April waved her hand. “You’re the jealous ones. Can’t you be happy for me? We are making something beautiful from a terrible situation.”
Faith guffawed, “Oh yeah, it’s beautiful, April.”
April still didn’t get sarcasm. She smiled. “See? That wasn’t so hard.”
April brightened. “It’s almost dark, are you girls ready to go out? I thought we could set out a bit earlier tonight, see if we can find anyone a bit more appetising.”
“What, you’re still going to go out?” Melinda asked. “After chatting to Caleb? Did he not say anything?”
April tilted her head. “Like what? He said he doesn’t drink from people anymore, if that’s what you mean. But, clearly,” she gestured to herself, “he does.” She looked to Faith. “So, ready?”
“I’m not going, April. I don’t think it’s a good idea to be hunting right now.”
April looked irritated, but the expression passed in a blink. “Right. I suppose I can wait a little while. So, shall we watch a movie or something?”
Faith reached for the remote. “Yes. Some normality for a change.” She skipped through the channel guide umming and ahhing. “Oh look what’s on! Zombie Town 3: Pleasantview. We haven’t seen that since we were kids. Let’s watch that.”
Visiting Lilith was the last thing Caleb wanted to do, but he’d consumed his last plasma pack and his thirst was starting to get the better of him. Plus, he wanted to get a good supply for the girls. He didn’t like the idea of them hunting roadside; not only was he concerned that someone would recognise April, but it was no place for young women to be hanging out, however sinister their intentions may be.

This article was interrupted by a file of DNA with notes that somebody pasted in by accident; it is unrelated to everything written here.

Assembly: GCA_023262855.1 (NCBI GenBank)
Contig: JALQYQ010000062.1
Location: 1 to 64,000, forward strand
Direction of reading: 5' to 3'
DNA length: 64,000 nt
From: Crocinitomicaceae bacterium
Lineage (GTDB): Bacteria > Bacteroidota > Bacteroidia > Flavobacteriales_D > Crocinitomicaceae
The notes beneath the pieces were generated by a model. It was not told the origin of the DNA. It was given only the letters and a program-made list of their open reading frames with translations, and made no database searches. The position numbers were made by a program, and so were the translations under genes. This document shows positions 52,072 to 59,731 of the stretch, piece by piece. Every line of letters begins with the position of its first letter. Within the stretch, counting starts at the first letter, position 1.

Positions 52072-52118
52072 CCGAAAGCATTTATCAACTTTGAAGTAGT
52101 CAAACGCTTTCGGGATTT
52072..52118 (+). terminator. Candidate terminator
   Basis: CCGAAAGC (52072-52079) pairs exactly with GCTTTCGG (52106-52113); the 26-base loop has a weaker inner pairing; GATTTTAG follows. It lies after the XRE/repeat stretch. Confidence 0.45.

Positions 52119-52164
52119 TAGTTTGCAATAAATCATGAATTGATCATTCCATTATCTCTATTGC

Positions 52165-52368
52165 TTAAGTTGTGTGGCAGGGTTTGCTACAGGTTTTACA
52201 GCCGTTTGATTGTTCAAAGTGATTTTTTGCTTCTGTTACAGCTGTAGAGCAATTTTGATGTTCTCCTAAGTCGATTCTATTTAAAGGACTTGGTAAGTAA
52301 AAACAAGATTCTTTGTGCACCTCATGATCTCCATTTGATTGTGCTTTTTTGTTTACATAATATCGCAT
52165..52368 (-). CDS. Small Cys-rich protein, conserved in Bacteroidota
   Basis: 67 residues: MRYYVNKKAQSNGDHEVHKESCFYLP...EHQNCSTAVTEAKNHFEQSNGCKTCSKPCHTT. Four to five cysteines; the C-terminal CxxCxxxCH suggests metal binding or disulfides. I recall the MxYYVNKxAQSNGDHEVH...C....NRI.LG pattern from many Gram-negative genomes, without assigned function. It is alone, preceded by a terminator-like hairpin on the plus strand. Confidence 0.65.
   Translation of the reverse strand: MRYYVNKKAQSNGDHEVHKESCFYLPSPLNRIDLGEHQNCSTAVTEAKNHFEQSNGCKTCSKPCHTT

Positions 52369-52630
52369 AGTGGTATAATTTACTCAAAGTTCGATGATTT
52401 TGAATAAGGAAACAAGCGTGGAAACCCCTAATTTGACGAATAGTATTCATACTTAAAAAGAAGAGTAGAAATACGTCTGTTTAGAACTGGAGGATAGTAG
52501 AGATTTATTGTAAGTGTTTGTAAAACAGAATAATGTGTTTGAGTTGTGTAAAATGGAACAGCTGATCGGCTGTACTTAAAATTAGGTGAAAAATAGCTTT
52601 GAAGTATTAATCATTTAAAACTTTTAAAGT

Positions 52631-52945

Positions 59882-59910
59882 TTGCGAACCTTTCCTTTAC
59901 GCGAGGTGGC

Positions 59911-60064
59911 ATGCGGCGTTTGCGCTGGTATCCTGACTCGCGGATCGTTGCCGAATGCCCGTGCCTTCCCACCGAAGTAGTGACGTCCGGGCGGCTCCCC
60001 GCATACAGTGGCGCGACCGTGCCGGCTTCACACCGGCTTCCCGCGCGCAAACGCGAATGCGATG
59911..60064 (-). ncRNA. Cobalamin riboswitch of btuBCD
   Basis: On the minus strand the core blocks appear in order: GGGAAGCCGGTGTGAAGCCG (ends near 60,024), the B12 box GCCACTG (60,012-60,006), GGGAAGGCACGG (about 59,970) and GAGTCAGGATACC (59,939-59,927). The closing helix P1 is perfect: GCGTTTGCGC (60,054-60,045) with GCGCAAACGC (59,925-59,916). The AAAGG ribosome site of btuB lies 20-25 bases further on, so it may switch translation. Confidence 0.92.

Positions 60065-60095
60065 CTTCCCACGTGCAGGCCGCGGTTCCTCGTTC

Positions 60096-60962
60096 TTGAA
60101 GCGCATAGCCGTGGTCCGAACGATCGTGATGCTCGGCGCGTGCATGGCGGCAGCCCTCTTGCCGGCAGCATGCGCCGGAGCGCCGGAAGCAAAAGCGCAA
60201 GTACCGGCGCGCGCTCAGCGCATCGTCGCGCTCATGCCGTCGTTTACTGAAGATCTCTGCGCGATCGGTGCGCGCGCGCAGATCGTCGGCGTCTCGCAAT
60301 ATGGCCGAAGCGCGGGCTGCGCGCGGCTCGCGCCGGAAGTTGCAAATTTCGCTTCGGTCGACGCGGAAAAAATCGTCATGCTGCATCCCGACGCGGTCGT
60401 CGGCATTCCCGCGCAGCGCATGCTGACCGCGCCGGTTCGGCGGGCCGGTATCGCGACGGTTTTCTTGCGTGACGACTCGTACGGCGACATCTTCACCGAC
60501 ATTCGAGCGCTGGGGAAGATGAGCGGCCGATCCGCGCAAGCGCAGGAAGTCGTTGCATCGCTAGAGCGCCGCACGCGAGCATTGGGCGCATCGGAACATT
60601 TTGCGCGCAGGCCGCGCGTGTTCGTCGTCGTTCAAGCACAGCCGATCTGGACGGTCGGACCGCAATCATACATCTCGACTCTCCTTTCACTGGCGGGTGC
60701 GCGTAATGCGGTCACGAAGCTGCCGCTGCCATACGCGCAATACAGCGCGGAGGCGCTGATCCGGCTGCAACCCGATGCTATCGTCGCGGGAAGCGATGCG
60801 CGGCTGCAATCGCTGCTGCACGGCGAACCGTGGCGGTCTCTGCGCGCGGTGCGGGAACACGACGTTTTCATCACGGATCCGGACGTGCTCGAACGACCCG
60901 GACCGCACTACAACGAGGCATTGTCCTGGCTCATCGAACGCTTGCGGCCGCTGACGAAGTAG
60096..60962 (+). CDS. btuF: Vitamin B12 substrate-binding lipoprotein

He knew exactly who would be watching.
He had hoped Lilith might be out, but those hopes were dashed as he noticed the light on in the kitchen.
Lilith was dozing on the table amidst stacks of books and files. Medical paperwork, he noted. That was supposed to be his job. Lilith could name every nerve and vein in the human body, and was a very skilled surgeon, but asking her to do any kind of administration usually resulted in a scene like this.
For a moment, he thought that she would be too out of it to notice him, but he felt her barbs in his brain the second he entered the room and promptly put his guard up.
“Oh my word, Caleb?” She rubbed her face, blinking at the light. “I didn’t think you were going to come back—“
Lilith nodded, cradling her head. “Where have you been? I looked everywhere; the surgery, the village, the bar—“
Caleb tapped the absinthe bottle on the table. It rang hollow, empty. “Yes, I can see you’ve been to the bar. Does Joe know that you’ve taken this?”
Lilith smoothed her hair and tried to pull herself together. “I was worried about you. Fred said you’d been in, telling them about April?”
“I went to see her,” Caleb said, thumbing idly through the files.
“Oh, I see. At the old Davies house?” Lilith asked.
Caleb dropped the file he was holding. He crossed the room to the pantry and started filling his inventory with supplies. “Yes.”
“Right. How did you know they were there?”
“Melinda told me.”
He could feel Lilith trying harder to get inside his head; the sensation akin to being probed with needles of static.
“When did you see Mel—“
He sighed. She’d get it out of him, eventually. “Fine. First I went to the Moss residence.”
She blinked at him. “What the hell? Sandy Moss has been murdered and they’re looking for April. I’m sure the two are connected. Why would you go back to the Moss Residence?”